Educational Struggle
    10%
    of all Detroit schools (K-12) perform above the state average.
    SOURCE: EXCELLENT SCHOOLS DETROIT, 2010 SCHOOL REPORT CARD
  • 51. What services will people need?
    Health and Wellness Challenges
    48%
    X
    Death from heart disease in Detroit is 48% higher than the national average.
    SOURCE: 2007 MICHIGAN RESIDENT DEATH FILE, DIVISION OF VITAL RECORDS & HEALTH STATISTICS, MICHIGAN DEPARTMENT OF COMMUNITY HEALTH, 3.1
  • 52. What services will people need?
    OPPORTUNITY:
    Enhance quality of service delivery and provide access to amenities.
    By capitalizing on current City initiatives, and more efficiently delivering vital services, we can shape a better quality of life for all Detroiters.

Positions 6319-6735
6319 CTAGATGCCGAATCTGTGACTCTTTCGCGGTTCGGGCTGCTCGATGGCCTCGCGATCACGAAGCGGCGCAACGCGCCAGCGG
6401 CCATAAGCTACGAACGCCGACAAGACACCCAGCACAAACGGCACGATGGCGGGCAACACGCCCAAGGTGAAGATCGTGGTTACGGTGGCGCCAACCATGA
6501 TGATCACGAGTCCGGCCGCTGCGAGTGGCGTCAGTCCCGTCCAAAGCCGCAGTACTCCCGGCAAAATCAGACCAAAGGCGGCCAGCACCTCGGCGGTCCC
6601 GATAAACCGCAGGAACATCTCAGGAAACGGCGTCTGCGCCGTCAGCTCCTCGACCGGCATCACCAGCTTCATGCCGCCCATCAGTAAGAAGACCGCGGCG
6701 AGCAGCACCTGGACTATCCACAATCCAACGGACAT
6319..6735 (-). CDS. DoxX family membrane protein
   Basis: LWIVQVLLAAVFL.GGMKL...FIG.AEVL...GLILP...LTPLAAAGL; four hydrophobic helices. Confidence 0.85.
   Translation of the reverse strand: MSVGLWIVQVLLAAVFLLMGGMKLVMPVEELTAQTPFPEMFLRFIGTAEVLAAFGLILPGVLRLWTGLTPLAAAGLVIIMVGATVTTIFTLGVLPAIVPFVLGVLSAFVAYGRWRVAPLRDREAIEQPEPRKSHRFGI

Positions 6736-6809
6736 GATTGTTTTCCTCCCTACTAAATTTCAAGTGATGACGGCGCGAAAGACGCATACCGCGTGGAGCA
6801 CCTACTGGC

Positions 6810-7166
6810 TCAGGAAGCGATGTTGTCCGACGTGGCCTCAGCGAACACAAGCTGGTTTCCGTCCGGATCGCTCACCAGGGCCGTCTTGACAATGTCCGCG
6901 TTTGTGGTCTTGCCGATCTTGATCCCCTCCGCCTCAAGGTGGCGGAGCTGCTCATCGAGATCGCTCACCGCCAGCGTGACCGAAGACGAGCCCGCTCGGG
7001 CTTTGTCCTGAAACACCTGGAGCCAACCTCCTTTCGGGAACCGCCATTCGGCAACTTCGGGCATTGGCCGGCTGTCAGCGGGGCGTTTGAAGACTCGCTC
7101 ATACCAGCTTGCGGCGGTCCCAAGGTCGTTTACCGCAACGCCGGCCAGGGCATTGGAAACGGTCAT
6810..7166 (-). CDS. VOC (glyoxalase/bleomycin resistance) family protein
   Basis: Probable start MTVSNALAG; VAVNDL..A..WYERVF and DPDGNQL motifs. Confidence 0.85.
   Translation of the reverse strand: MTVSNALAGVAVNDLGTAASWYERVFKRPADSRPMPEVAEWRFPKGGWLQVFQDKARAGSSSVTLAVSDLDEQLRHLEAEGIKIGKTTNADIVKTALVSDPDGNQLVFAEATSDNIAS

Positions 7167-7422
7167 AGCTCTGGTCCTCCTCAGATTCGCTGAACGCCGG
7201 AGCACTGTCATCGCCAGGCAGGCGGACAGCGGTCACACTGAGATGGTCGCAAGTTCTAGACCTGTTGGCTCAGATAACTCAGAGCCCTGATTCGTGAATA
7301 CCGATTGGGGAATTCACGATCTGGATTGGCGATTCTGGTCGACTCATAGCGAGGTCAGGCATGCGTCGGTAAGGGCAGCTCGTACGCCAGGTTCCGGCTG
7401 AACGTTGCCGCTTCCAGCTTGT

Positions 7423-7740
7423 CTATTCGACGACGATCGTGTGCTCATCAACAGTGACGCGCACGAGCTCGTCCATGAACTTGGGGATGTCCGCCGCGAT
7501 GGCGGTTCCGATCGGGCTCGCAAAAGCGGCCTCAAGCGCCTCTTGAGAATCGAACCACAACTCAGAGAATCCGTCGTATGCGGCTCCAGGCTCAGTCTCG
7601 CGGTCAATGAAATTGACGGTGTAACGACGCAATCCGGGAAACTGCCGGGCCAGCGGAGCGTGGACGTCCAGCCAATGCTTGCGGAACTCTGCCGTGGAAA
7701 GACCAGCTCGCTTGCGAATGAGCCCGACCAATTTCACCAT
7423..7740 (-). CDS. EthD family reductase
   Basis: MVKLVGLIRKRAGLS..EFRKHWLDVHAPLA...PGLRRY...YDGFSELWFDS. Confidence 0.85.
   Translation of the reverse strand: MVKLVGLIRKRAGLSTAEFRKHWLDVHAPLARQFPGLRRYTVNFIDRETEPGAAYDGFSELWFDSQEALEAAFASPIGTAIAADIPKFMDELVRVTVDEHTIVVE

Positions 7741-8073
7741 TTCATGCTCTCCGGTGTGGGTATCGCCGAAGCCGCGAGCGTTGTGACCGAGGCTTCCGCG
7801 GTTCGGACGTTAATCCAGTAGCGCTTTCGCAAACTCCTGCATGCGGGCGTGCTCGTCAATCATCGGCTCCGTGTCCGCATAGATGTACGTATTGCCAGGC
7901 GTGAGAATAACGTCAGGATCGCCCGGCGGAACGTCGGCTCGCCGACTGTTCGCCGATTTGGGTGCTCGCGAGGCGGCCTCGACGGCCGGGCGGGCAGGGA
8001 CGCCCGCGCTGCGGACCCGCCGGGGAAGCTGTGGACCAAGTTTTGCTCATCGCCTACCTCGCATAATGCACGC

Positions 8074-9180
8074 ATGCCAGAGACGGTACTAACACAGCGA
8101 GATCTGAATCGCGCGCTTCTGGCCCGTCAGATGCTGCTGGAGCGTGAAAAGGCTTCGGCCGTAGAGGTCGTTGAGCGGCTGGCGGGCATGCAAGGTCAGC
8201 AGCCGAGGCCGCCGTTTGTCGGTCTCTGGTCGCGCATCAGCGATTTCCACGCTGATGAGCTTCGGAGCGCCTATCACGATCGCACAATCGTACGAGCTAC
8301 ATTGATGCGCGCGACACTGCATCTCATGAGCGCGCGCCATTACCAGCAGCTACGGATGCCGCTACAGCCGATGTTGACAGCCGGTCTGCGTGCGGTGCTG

• 53. What services will people need?
    Efficient Neighborhood Densities
    Build on areas of existing density to provide
    MINNEAPOLIS
    2.8
    more efficient delivery of services
    4.7
    PORTLAND
    LOS ANGELES
    16
    8.7
    Infrastructure / Service
    Efficiency Threshold
    9
    DETROIT
    25
    CHICAGO
    RESIDENTS PER ACRE
    81
    MANHATTAN
  • 54. What services will people need?
    Reducing Crime Rates
    15%
    decrease in the number of homicides over the last year.
    26 %
    decrease since 2006.
    SOURCE: KRISTI TANNER-WHITE AND MARTHA THIERRY / DETROIT FREE PRESS
  • 55. What services will people need?
    Greater Access to Healthy Foods and Exercise
    15
    In 2010, the Green Grocer Project aimed to help 15 Detroit grocery stores with financing or
    technical issues.
    AECOM IMAGE
    SEED WAYNE IMAGE
    DEGC IMAGE
    URBANFARMING.ORG IMAGE
    CITY OF DETROIT NON-MOTORIZED URBAN TRANSPORTATION MASTER PLAN, 2006
  • 56. HOW WILL WE INVEST?
  • 57. How will we invest?
    Investment Spread Across City
    $89 M